Nick Holzherr
Published in

Nick Holzherr

Overnight success can take years

Unless you’re lucky, it takes a lot more time than you and maybe your investors first think in order to get a tech startup to become highly successful and begin on the path of hockey-stick growth. When you leave behind the opportunity of a highly paid job you’ll get both family and friends, however much they love you, question your decision. From worried expressions on friend and family faces, to forwarded articles with titles like “how founding a startup f***ed up my life”, or articles about how your competition just raised $100m arriving in your inbox, you need thick skin and a lot of belief in your idea to keep at it.

“It took me 17 years & 114 days to become an overnight success”

Lionel Messi

Most successful people will tell you that prior to their success they had to put a huge amount of work into learning how to make their idea work. Take Dyson as an example; In the 1970’s, frustrated with his Hoover, Dyson invented the cyclonic vacuum cleaner whilst being supported by his wife’s art-teacher salary. It took more than 10 years after his idea to see success.

The same is true for a lot of tech companies. After 14 months, AirBnB had $200 dollars in monthly revenue. The founders of AirBnB funded the company on credit cards at the start of recession. After launching mid 2008, they couldn’t raise any investment. They soon became more successful after joining the YCombinator accelerator, but even in December 2010 there was no hockey stick growth.

Source: Google Trends for AirBnB term

Don’t fall into the ideas graveyard

Many company founders are creative and love the energy and excitement of new ideas. Steve Belsky in his brilliant book “Making Ideas Happen” writes about how when people first work on new ideas they have loads of energy and excitement — working late into the night. But, as the work of making a business work starts to become real — the energy and excitement starts to dip. At this point, most people start to think about new ideas, giving up on their former idea. This cycle repeats, creating a graveyard of started ideas that never quite get to done.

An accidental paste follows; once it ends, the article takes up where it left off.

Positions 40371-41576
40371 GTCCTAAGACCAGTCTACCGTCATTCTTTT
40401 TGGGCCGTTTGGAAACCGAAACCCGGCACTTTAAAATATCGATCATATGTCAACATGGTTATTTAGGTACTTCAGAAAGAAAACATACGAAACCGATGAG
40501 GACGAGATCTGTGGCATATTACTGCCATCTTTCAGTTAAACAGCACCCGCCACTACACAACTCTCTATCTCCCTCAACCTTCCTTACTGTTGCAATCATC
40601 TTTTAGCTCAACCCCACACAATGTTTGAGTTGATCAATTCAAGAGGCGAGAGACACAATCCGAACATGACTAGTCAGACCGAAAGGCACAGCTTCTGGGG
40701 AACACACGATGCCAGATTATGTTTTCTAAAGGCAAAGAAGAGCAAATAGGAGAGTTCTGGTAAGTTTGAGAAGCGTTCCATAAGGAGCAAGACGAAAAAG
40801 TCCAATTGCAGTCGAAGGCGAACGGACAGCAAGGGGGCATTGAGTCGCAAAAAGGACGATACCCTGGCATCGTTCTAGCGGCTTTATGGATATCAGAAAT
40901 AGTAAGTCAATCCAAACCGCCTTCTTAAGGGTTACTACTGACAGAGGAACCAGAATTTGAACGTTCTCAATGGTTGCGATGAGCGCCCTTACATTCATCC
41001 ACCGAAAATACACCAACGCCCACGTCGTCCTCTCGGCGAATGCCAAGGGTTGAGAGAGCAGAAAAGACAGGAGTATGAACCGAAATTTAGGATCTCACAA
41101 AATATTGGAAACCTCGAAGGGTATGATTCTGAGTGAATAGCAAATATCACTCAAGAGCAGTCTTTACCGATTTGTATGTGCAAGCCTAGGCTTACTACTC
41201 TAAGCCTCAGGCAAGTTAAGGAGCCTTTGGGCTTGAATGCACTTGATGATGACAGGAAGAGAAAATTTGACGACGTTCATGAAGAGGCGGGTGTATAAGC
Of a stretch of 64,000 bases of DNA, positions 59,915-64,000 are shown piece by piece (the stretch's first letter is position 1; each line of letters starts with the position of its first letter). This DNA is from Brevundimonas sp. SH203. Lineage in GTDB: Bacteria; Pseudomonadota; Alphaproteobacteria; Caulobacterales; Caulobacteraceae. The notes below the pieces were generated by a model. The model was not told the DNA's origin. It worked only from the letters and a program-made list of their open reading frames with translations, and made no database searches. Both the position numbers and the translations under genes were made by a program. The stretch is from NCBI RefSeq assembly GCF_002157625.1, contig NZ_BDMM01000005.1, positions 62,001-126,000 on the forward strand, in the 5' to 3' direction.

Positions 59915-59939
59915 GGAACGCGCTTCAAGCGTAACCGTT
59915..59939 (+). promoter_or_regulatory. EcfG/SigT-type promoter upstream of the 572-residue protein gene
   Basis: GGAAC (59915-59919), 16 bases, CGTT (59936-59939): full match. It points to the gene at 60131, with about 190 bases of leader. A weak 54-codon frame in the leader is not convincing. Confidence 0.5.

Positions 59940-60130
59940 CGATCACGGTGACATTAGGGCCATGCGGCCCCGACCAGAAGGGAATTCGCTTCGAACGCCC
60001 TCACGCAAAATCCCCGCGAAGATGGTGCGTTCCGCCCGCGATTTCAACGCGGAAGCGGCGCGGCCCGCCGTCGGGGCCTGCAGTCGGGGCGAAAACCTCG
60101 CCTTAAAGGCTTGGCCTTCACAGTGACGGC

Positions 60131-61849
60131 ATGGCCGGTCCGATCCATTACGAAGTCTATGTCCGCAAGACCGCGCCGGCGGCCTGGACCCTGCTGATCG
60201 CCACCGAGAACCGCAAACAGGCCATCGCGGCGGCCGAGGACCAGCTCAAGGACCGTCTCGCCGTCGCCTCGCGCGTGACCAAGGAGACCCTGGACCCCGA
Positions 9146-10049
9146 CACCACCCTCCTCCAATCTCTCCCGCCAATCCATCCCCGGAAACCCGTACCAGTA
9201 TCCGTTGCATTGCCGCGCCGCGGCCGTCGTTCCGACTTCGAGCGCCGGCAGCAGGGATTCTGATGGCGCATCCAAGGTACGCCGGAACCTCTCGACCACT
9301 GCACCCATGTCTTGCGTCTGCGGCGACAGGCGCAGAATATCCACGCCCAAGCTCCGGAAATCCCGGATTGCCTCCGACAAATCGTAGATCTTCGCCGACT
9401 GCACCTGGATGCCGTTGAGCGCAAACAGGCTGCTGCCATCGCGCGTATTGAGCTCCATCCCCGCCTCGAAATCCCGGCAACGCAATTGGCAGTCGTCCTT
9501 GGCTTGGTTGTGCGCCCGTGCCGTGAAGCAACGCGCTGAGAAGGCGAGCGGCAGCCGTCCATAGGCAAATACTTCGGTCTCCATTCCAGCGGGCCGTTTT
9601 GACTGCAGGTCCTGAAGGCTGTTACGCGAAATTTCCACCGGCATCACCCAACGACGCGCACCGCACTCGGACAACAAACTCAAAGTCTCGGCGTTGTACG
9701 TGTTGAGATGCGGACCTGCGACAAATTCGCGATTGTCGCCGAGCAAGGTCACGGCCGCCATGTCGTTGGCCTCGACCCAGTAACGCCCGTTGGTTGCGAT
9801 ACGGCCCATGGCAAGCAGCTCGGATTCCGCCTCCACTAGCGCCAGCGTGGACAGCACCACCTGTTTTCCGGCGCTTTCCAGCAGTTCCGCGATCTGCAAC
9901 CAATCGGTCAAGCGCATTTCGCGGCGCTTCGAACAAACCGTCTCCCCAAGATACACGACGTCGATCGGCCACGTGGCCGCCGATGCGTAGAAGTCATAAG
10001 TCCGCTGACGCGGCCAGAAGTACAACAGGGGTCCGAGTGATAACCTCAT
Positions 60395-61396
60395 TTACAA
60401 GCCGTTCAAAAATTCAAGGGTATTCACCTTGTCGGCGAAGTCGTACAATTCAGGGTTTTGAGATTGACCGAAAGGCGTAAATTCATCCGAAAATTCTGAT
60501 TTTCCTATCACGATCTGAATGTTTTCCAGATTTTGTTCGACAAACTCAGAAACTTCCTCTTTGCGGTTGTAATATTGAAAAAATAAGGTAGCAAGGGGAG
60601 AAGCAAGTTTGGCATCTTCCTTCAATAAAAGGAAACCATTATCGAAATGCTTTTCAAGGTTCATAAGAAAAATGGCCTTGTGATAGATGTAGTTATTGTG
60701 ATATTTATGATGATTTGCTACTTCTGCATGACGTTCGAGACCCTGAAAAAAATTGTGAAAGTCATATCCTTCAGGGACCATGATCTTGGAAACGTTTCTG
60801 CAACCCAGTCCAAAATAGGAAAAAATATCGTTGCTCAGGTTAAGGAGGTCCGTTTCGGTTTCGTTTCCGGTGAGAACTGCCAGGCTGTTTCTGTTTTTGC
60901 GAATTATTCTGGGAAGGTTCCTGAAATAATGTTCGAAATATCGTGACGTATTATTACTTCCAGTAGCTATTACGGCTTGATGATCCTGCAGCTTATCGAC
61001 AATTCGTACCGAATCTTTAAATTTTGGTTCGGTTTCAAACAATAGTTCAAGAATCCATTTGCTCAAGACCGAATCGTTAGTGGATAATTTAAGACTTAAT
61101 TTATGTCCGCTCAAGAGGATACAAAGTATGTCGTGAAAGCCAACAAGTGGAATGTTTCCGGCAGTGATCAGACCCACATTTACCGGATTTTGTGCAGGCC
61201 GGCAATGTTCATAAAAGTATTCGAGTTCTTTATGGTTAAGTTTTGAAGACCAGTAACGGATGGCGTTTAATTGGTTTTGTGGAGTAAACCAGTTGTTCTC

Idea Curve from the book Making Ideas Happen by Steve Belsky

Choosing which idea you work on carefully and then focusing on that idea with perseverance is so so important to heighten your chances of success. After a lot of hard work (and maybe a few pivots) ideas will start to become successful and success and money brings the excitement back. An apparent correlation between your work and the success of your startup is a great motivator.

Ben Horowitz in his book The Hard Things About Hard Things describes how the difference between mediocre CEOs and brilliant CEOs is perseverance (I think he calls it “never giving up” — but he means the same thing).

Hard times are good for making you lean and focused

Paul Graham of YCombinator designed a chart he called The Startup Curve which has been widely shared around Silicon Valley. Fred Wilson, a VC from San Francisco wrote “Many people think startups are up and to the right all the time. But more services exhibit this “startup curve” than any other growth pattern. Of course, some never get past the trough of sorrow. But many do. Mostly by staying focused on the problem they are trying to solve and working diligently to get to the promised land.”

It’s entirely worth it

Tech startups are hard, but once you start to become successful it’s an incredible feeling. As I said in startups.co.uk, the real attractive thing about tech startups is the fast growth once you crack the model.

Resources:

Originally published at www.nickholzherr.com.

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Nick is an entrepreneur. He’s the CEO of food tech company www.Whisk.com and HR software company Air (www.joinair.com). He’s an BBC Apprentice 2012 finalist, received an honour doctorate from Aston University in 2016 and sometimes does some guest speaking.

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Nick Holzherr

Nick Holzherr

CEO of Whisk.com, acquired by Samsung.

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